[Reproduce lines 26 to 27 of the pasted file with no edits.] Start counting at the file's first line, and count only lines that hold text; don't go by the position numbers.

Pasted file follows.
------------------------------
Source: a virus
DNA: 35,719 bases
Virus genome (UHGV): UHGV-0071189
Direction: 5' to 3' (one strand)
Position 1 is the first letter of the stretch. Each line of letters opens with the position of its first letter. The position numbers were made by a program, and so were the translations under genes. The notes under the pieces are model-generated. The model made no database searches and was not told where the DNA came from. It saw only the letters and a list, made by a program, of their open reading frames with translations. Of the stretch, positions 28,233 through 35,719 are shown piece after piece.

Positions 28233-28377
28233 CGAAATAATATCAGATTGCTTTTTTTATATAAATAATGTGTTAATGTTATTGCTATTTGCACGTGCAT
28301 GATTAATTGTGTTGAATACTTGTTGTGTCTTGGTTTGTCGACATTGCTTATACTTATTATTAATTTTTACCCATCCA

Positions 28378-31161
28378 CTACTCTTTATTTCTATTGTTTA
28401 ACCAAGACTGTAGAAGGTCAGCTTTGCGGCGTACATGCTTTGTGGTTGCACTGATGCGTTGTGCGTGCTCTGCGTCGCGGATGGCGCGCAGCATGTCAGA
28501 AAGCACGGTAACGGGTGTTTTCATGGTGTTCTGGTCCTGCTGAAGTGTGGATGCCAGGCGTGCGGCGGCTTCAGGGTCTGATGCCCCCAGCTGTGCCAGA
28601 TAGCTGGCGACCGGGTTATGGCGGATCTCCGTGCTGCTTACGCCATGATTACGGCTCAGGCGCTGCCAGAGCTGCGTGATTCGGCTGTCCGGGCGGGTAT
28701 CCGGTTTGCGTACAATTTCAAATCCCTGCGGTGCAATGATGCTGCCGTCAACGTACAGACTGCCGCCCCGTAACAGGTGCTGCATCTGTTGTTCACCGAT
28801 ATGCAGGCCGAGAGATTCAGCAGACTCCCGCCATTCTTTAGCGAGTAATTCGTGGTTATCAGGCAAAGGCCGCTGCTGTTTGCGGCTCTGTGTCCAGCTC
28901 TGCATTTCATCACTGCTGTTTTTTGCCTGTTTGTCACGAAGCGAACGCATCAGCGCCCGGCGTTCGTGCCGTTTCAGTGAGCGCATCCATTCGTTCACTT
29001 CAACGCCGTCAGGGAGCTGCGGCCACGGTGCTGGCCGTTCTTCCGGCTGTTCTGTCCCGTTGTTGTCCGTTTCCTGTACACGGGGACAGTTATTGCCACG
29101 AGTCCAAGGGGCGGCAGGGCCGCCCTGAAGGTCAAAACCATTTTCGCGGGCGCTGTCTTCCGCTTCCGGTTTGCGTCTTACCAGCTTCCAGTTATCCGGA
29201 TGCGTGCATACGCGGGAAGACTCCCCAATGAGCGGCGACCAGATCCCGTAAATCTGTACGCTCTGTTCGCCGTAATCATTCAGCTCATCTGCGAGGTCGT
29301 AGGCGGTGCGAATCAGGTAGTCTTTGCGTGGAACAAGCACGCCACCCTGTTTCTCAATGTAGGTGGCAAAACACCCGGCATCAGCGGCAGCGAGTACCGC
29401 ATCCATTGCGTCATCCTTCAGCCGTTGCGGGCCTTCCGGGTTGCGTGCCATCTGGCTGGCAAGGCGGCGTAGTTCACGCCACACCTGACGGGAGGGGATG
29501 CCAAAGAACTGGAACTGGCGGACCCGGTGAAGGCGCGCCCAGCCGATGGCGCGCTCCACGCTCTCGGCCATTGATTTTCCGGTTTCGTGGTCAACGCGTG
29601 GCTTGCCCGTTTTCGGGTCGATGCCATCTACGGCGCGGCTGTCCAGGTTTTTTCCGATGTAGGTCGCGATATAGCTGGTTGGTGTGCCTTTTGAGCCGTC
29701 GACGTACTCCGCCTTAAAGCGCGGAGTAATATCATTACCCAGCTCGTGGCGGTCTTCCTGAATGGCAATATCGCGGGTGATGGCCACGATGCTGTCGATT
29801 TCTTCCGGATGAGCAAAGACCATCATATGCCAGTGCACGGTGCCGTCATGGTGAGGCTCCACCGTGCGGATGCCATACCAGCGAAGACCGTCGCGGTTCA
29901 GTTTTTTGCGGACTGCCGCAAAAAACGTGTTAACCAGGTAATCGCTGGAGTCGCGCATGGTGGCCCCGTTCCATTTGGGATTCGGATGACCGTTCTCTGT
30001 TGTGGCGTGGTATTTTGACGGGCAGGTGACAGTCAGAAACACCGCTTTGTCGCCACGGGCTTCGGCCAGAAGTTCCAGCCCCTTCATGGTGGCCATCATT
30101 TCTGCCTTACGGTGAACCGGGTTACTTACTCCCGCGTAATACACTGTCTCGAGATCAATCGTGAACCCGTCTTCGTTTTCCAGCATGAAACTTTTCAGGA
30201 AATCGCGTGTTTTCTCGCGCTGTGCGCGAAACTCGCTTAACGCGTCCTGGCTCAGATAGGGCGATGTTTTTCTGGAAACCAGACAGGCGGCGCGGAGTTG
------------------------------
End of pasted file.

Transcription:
29901 GTTTTTTGCGGACTGCCGCAAAAAACGTGTTAACCAGGTAATCGCTGGAGTCGCGCATGGTGGCCCCGTTCCATTTGGGATTCGGATGACCGTTCTCTGT
30001 TGTGGCGTGGTATTTTGACGGGCAGGTGACAGTCAGAAACACCGCTTTGTCGCCACGGGCTTCGGCCAGAAGTTCCAGCCCCTTCATGGTGGCCATCATT